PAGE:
Finally, a blog post that focuses not on the increasing number of ways that cybercriminals can hurt you and your business, but on the consequences these cybercriminals faced after being apprehended!
A Malware Strain Named Mirai
As a malware strain that forced Internet of Things devices to produce a zombified botnet and commenced Distributed Denial of Service attacks, Mirai was responsible for a significant amount of problems across the Internet. Mirai's developers were Josiah White (20 years old) and Paras Jha (21), both of whom have pled guilty to creating and leveraging Mirai for their own nefarious purposes.
White and Jha created a company called Protraf Solutions LLC, whose sole purpose was to mitigate DDoS attacks. Using this organization with their creation, the two launched DDoS attacks against companies and then sold their solutions to said companies, or would collect payments from said companies to halt the attacks. White and Jha also teamed up with an accomplice, Dalton Norman (21), to leverage Mirai as the driving force behind a fraudulent click scheme. This plot got them around 200 Bitcoin, with 30 going to Norman.
Mirai was also guily for the DDoS attack on Dyn, one of the biggest data centers east of the Mississippi River.
White, Jha and Norman were charged with click fraud conspiracy, each being sentenced to five years in prison and a $250,000 fine. Jha and White were also charged with conspiracy for developing and using Mirai; they both pled guilty and received an additional five years to their sentence as well as another $250,000 fine, along with three years of supervised release.
Retention of National Defense Data
On the 17th of December, 2017, an employee of the National Security Agency pled guilty to “willful retention of national defense information.” According to the United States Justice Department, Nghia Hoang Pho was employed as a developer for the Tailored Access Operations (TAO) unit in 2006. The TAO unit was tasked with producing hacking tools to be utilized to gather data from overseas targets and their information systems.
Between 2010 and March of 2015, Pho seized classified data and stored it on his home system, which had antivirus software from Kaspersky Lab installed on it. It is suspected that Russian hackers have exploited Kaspersky Lab to pilfer documents, possibly the ones taken home by Pho. The US Department of Homeland Security issued a directive that rejects the use of software made by Kaspersky Lab in federal agencies.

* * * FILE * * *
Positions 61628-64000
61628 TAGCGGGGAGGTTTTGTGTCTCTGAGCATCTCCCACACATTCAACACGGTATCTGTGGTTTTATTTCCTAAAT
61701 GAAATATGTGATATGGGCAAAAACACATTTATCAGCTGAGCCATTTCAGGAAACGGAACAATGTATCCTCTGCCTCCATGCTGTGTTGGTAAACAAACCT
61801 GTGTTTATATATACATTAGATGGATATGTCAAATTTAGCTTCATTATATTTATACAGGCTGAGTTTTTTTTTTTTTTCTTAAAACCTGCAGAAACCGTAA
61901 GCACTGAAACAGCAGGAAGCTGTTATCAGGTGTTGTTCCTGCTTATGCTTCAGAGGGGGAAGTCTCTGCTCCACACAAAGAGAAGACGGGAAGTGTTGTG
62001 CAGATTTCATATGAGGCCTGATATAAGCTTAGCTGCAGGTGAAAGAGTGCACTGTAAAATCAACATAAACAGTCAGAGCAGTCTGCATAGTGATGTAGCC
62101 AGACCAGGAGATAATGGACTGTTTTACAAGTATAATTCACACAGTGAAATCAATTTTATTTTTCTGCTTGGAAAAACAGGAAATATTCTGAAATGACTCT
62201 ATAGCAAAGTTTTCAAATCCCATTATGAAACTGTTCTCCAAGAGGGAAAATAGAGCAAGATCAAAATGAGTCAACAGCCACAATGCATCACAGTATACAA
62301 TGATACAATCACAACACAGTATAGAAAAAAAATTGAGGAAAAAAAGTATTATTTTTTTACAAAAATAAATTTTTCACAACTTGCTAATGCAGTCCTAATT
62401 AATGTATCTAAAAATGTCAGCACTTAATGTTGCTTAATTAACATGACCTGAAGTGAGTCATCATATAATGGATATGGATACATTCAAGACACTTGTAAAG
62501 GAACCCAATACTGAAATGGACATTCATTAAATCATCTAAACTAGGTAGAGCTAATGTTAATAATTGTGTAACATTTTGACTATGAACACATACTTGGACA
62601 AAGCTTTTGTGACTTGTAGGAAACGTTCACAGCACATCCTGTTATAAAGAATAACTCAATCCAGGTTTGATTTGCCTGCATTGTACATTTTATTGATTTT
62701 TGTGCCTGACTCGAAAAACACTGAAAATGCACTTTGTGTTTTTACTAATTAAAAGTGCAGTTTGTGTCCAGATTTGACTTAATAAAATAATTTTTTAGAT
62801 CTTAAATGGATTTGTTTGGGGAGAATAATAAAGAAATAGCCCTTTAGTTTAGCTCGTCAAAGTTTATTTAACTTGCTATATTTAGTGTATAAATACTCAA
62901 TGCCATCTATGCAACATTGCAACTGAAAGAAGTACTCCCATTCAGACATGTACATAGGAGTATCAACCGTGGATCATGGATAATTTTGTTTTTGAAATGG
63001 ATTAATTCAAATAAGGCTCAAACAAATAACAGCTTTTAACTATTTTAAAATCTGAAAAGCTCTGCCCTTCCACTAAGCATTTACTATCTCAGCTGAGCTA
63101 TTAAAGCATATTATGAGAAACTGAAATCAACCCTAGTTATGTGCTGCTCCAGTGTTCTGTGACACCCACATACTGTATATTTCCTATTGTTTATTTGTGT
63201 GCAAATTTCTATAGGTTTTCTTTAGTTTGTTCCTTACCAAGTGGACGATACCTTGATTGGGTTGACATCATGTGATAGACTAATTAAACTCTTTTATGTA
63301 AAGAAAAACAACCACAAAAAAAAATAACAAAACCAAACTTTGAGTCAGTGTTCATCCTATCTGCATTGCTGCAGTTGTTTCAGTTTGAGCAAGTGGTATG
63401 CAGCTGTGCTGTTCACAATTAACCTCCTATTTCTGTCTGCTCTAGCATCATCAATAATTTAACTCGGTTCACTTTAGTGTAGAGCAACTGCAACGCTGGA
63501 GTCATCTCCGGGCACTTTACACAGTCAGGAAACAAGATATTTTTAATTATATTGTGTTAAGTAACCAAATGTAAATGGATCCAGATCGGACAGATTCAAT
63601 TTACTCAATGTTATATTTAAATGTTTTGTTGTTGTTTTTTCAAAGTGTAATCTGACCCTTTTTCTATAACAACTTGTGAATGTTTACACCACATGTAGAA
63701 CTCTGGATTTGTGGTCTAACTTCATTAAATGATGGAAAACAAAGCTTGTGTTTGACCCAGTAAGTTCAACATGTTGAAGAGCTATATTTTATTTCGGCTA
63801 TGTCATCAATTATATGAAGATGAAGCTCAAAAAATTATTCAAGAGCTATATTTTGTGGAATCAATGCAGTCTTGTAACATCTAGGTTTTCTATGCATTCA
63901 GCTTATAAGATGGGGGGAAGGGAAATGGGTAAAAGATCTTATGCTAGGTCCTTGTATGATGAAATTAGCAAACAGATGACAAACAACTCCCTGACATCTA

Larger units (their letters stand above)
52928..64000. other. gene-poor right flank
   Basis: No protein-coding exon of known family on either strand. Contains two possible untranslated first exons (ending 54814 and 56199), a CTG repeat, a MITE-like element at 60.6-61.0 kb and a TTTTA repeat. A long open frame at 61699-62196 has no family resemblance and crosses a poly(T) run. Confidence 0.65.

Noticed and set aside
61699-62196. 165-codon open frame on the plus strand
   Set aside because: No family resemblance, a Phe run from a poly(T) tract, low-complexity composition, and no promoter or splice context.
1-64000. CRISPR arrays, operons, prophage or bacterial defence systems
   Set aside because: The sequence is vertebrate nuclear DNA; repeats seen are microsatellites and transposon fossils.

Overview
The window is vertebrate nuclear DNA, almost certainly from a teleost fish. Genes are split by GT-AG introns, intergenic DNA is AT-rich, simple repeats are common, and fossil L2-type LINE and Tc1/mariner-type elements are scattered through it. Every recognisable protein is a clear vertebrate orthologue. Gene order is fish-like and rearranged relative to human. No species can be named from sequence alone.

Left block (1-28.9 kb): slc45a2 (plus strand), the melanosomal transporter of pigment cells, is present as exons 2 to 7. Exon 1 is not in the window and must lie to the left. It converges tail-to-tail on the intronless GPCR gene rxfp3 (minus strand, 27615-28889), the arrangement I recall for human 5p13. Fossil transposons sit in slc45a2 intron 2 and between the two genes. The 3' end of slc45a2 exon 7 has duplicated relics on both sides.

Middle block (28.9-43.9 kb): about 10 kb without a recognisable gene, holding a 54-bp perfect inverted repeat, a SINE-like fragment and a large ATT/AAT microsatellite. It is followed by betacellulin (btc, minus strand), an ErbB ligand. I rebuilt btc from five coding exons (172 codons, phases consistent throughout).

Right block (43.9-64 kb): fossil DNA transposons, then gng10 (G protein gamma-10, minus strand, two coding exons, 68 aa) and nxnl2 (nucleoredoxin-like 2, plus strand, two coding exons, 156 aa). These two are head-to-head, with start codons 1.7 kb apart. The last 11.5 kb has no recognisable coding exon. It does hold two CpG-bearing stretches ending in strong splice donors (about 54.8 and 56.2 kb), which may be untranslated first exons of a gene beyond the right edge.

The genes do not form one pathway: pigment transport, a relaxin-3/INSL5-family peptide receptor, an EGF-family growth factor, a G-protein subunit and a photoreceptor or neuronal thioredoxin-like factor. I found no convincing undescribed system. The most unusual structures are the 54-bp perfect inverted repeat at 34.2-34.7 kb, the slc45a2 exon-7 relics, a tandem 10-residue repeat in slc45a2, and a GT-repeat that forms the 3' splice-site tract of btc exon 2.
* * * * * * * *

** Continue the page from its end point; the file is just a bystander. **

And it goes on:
Pho will be sentenced on April 6th and could be in prison for up to 10 years.
In March 2017 four men faced indictment for hacking into Yahoo and exposing the personal account information of one billion users. Karim Baratov (22 years old) has been charged with cooperating with two members of the Federal Security Service of the Russian Federaion (FSB).
Baratov hacked into 80 accounts on behalf of the FSB, along with over 11,000 webmail accounts since 2010. Using customized spear-phishing content, he also provided a service that allowed access to Google, Yahoo, and Yantex accounts.
Baratov has pled guilty plea to all nine counts he faces. The first count is for aggravated identity theft, with a mandatory sentence of two years. The other eight counts are for violating the Computer Fraud and Abuse Act; each count may carry a sentence of 10 years and a fine of $250,000. Fortunately for Baratov, the United States’ federal sentencing guidelines could shorten the amount of time spent in jail by no small measure.
Actually seeing these cybercriminals receive their comeuppance is satisfying, but it is even better to know that you’re protected from becoming a victim of similar schemes. Macro Systems can help by providing the security solutions and training to help keep your business safe. Give us a call at 703-359-9211 to get started.